Rain (short story)

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Cover of The Smart Set for April 1921, announcing "Miss Thompson" as "The Most Brilliant Short Novel of the Year"
AuthorW. Somerset Maugham
Original title"Miss Thompson"
CountryUnited Kingdom
Published inThe Smart Set
Publication typePeriodical
Publication dateApril 1921

"Rain" is a short story by the British writer W. Somerset Maugham. It was originally published as "Miss Thompson" in the April 1921 issue of the American literary magazine The Smart Set.[1]

The story is set on a Pacific island: a missionary's determination to reform a prostitute leads to tragedy.


The guest house where from mid-December 1916 author W. Somerset Maugham resided for six weeks during an extended trip through the South Sea Islands is today called the Sadie Thompson Inn.

In December 1916 during a tour of the Pacific, Maugham and his secretary/companion Gerald Haxton, on the steamer Sonoma, visited Pago Pago, the capital of American Samoa. Delayed by a quarantine inspection, Maugham, Haxton and others took lodgings there. Other passengers on the Sonoma included a "Miss Thompson", and a medical missionary and his wife, who were models for the characters in "Rain".[2]

Near Pago Pago is Rainmaker Mountain, which gives Pago Pago Harbor an unusually high rainfall.[3]


Cover of the collection Rain and other stories, New York, Grosset & Dunlap, 1921

On the way to Apia in the Pacific, a ship stops at Pago Pago. The passengers include Dr. Macphail and his wife, and Davidson (a missionary) and his wife (the story is told from Macphail's point of view). Because of an epidemic of measles (a serious disease for local people) on the island, the ship cannot leave until it is sure none of the crew is infected. The Macphails and the Davidsons find lodgings with Horn, a trader on the front. For most of their stay there is heavy rain which they find oppressive. Macphail hears from Davidson and his wife about the severity of the missionary in his work.

Also staying there from the ship is Miss Thompson. From her room is heard the sound of a gramophone and men's voices. They remember she came on board at Honolulu and is presumably from Iwelei, the red-light district there. Davidson is determined to stop her activities, and tries to get Horn to stop her having visitors. Macphail feels that Davidson is

mysteriously at work. He had an impression that he was weaving a net around the woman, carefully, systematically, and suddenly, when everything was ready would pull the strings tight.[4]

Davidson sees the governor of the island and gets him to put Miss Thompson on the next ship, which goes to San Francisco. The governor, aware that the missionaries have influence, does not change his decision when Macphail visits him. Miss Thompson is distraught, as she will be sent to the penitentiary if she returns to San Francisco. Davidson is often with Miss Thompson, whom he now familiarly calls Sadie. Her personality changes and she becomes repentant, it appears. Davidson says to the Macphails, "It's a true rebirth. Her soul, which was black as night, is now pure and white.... All day I pray with her...."[5]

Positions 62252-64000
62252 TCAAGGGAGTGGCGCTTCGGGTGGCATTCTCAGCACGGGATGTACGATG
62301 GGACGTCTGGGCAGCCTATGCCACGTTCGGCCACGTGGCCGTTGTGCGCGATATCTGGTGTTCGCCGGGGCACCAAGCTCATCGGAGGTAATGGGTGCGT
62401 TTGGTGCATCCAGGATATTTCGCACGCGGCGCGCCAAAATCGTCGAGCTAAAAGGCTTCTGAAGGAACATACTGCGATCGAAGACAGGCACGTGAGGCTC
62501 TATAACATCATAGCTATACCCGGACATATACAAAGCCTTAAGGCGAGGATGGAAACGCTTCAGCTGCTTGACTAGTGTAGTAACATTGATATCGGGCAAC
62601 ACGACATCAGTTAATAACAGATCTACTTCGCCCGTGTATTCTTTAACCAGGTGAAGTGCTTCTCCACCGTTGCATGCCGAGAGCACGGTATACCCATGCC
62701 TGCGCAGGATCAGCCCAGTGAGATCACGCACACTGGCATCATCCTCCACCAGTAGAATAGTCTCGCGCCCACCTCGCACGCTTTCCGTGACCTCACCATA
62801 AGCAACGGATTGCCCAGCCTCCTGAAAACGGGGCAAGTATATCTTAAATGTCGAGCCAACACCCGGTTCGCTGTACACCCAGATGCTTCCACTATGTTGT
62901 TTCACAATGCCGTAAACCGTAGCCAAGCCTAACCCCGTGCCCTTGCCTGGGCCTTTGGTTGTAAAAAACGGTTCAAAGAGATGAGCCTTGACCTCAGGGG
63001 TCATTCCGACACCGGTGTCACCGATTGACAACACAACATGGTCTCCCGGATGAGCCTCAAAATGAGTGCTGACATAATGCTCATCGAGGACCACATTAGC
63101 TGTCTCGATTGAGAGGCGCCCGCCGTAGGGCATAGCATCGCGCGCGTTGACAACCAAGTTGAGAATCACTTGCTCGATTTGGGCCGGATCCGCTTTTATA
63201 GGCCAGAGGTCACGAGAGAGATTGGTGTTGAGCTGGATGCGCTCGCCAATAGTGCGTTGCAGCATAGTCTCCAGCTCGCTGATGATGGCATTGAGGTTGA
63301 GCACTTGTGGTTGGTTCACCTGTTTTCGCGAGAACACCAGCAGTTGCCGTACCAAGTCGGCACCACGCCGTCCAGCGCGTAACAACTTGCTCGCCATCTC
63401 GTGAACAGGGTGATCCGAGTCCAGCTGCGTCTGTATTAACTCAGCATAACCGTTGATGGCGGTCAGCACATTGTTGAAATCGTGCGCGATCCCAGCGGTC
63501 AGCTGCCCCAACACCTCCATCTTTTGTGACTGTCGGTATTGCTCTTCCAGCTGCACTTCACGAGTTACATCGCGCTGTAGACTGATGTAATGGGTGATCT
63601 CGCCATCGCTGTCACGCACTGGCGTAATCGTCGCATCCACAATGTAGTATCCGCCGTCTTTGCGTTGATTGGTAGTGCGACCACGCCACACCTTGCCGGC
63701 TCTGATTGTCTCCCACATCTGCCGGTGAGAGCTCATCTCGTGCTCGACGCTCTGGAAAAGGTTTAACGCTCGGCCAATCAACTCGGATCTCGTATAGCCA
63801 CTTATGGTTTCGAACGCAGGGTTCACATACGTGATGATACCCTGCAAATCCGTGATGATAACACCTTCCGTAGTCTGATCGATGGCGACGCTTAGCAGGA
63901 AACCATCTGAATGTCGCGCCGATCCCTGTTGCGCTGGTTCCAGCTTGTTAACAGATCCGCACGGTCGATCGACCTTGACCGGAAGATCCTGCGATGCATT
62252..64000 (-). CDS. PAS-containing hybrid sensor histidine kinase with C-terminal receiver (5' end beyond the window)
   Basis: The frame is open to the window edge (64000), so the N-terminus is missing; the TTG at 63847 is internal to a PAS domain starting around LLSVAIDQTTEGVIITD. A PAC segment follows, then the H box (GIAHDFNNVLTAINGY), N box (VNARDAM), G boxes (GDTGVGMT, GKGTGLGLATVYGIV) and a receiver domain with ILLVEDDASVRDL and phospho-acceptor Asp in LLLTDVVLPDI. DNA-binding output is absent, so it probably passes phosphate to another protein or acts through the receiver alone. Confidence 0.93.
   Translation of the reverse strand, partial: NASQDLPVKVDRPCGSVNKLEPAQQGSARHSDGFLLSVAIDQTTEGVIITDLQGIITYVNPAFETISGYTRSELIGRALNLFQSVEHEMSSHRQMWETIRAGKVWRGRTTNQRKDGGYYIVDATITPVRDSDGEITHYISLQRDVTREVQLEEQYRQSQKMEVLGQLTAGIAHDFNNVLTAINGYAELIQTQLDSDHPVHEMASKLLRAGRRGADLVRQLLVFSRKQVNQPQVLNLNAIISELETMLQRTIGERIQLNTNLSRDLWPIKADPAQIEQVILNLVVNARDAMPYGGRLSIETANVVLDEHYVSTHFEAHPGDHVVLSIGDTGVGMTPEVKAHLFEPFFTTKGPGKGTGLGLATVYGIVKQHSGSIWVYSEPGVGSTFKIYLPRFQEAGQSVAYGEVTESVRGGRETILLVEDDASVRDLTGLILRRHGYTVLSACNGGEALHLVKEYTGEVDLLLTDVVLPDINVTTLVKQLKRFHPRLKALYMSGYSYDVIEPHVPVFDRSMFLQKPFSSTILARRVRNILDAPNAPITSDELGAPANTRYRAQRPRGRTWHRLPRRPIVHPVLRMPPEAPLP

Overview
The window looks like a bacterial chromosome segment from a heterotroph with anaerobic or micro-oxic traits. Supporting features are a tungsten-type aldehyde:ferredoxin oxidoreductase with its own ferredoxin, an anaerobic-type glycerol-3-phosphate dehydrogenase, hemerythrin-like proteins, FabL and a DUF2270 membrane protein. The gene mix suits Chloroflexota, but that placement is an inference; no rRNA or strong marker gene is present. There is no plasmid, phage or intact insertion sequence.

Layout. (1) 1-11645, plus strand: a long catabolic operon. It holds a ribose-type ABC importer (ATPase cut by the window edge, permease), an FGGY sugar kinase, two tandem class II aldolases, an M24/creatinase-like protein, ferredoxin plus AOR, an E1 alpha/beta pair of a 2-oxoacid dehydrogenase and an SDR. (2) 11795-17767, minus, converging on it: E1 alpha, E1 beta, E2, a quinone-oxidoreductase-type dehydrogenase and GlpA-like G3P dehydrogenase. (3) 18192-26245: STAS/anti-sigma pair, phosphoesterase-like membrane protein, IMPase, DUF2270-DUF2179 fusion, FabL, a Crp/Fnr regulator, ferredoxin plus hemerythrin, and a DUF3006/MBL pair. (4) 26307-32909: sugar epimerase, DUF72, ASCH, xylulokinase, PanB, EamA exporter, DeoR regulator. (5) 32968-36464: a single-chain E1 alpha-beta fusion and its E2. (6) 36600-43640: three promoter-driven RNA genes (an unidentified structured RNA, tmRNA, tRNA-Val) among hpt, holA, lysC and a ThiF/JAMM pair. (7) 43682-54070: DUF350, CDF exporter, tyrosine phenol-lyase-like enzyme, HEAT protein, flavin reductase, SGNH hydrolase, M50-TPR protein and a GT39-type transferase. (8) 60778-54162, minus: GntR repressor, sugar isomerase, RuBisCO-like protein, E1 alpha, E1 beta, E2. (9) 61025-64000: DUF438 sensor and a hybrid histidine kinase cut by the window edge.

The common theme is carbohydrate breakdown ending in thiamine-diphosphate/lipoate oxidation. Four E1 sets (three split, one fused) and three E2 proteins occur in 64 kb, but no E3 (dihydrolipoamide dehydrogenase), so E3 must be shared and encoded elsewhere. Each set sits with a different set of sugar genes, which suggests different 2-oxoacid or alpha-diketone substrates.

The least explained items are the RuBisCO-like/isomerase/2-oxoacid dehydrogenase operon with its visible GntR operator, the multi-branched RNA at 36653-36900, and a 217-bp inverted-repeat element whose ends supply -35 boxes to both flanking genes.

A few days later Davidson's body is found on the beach; he has cut his throat with a razor. Macphail does not understand what happened until, returning to his lodgings, he finds Sadie Thompson has changed suddenly back to "the flaunting quean they had known at first".[6] She breaks into "a loud, jeering laugh" at Mrs Davidson and the Macphails, and says to Macphail, "You men! You filthy, dirty pigs! You're all the same, all of you."[6]


The story has been the basis of a number of adaptations.


  1. ^ Literature for Sadie Thompson at the Internet Movie Database
  2. ^ Page 244 Samuel J. Rogal, A William Somerset Maugham Encyclopedia. Greenwood Publishing Group, 1997.
  3. ^ Rainmaker Mountain Lonely Planet, accessed 27 November 2016.
  4. ^ "Rain", p. 29.
  5. ^ "Rain", p. 45.
  6. ^ a b "Rain", p. 51.
  7. ^ Rain at the Internet Broadway Database
  8. ^ Operas in English: A Dictionary Margaret Ross Griffel - 2012- Page 429 0810883252 "Sadie Thompson, opera by Richard Owen; libretto (Eng) by the composer, after Somerset Maugham's short story Rain (1921). "

Cited sources[edit]

  • "Rain" (PDF) – via Lone Star College. The short story by W. Somerset Maugham.